The Inception of the Time Travel Tale

By Pen Cooper


Michael J. Fox as Marty McFly and Christopher Lloyd as “Doc” Brown in Back to the Future (1985)

Time travel is a recurring theme in both literature and film, transcending the genre of science fiction and finding its way into romantic comedies like About Time and Kate and Leopold; psychological thrillers like The Butterfly Effect and Donnie Darko; superhero movies (which may arguably be considered science fiction) like X-Men: Days of Future Past, Dr. Strange, and Avengers: Infinity War; and even comedies like Bill and Ted’s Excellent Adventure and its sequel, as well as Hot Tub Time Machine. Time travel - whether going back to right a wrong (or perhaps to just write a research paper) or going forward for a sneak peek at what happens next – is a concept which may just be as old as time itself.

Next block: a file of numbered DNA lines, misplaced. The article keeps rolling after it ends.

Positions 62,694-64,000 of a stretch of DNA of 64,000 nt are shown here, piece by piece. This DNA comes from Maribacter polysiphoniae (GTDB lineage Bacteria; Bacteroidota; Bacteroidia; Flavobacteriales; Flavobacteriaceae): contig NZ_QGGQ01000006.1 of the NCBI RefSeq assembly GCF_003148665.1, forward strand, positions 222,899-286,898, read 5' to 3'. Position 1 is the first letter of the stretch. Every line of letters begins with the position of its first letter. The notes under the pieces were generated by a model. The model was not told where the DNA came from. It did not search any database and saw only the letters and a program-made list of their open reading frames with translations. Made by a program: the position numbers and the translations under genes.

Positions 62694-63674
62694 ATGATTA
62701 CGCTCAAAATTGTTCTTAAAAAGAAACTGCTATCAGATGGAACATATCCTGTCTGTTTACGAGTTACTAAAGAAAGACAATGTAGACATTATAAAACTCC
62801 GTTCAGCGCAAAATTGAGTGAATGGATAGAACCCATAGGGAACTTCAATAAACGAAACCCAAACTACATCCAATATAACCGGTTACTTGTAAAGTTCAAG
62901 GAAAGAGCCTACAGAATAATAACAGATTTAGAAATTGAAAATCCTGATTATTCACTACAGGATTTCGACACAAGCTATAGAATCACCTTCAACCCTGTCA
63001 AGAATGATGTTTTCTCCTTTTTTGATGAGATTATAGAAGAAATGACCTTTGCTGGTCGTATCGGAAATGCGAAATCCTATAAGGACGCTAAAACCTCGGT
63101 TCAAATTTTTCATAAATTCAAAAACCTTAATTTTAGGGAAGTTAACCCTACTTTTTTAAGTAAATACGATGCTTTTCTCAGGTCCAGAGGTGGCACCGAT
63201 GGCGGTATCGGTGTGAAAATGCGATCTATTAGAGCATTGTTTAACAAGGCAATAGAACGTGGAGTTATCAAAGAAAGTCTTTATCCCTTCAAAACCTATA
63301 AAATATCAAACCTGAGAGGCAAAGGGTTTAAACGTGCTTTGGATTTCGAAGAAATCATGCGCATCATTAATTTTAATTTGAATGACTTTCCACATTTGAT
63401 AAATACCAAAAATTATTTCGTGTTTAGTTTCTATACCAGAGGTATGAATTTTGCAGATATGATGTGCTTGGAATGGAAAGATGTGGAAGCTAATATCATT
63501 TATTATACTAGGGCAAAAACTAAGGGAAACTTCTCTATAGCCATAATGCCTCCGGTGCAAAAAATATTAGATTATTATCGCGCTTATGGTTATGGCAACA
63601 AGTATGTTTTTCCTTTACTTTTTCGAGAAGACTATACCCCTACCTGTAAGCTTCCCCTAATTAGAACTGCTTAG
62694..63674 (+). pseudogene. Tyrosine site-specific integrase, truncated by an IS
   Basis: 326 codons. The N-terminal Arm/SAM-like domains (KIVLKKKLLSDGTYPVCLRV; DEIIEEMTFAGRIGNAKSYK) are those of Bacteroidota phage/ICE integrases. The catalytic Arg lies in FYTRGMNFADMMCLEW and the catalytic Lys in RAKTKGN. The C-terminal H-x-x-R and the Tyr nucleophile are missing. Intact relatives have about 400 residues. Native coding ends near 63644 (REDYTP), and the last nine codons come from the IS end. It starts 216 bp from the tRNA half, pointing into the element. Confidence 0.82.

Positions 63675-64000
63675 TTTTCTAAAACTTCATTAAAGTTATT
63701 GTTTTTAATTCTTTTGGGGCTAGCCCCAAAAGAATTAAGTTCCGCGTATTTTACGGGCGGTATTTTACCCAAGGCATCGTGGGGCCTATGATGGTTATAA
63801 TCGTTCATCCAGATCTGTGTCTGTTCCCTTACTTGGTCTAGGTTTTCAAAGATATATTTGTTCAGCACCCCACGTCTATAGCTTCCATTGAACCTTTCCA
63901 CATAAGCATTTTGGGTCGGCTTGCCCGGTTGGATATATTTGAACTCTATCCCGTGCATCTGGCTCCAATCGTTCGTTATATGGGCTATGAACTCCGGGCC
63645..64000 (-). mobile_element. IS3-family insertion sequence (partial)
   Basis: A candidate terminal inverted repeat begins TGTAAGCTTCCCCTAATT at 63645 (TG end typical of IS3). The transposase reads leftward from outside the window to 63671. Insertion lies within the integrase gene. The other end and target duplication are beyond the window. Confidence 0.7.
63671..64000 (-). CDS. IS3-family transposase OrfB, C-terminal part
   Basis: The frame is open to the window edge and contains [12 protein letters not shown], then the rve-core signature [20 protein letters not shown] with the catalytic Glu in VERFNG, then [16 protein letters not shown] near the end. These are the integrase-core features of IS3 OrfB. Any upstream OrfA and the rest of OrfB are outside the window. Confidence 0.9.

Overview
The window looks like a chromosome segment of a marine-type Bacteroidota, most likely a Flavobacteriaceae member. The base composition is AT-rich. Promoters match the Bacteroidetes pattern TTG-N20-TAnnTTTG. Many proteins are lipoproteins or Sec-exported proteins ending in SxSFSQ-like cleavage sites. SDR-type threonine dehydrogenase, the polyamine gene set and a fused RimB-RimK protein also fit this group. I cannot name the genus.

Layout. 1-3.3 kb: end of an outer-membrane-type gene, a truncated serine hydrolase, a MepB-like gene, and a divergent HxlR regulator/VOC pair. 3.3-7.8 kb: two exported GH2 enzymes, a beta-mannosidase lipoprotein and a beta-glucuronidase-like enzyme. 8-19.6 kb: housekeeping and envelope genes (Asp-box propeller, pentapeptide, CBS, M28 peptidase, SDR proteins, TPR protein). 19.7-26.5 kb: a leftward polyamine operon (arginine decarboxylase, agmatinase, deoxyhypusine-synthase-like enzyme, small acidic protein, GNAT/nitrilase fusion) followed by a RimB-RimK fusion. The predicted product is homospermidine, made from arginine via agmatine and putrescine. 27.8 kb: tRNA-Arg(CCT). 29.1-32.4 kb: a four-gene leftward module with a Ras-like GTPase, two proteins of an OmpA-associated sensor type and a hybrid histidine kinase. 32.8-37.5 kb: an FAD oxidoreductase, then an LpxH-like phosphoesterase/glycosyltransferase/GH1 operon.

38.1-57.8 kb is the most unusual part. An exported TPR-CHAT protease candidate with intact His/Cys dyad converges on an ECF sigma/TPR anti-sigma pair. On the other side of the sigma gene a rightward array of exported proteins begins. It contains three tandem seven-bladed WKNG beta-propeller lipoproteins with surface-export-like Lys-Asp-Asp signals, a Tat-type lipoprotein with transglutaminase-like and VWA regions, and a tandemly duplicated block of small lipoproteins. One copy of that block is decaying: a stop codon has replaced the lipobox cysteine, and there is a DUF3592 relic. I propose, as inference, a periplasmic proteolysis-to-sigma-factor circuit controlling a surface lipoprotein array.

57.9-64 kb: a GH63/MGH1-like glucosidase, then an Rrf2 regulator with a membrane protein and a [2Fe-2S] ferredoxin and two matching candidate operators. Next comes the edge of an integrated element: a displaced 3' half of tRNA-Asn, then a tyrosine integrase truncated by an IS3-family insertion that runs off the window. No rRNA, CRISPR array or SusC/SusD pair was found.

Possibly one of the most well-known and well-executed movies featuring time travel, the 1985 film, Back to the Future, and its sequels follow the adventures of a teenaged boy and his crazy inventor friend as they travel back and forth through time. The film series covers all the do’s and don'ts of time travel and is responsible for inspiring many attempts to invent the hoverboards featured in the second and third movies. Sadly, the only hoverboards currently available to the average consumer are the self-balancing scooters, which don’t actually hover and have a reputation for exploding. Perhaps they should have focused on inventing time machines instead. But Doc Brown wasn’t the first fictional character to use a vehicle for time travel.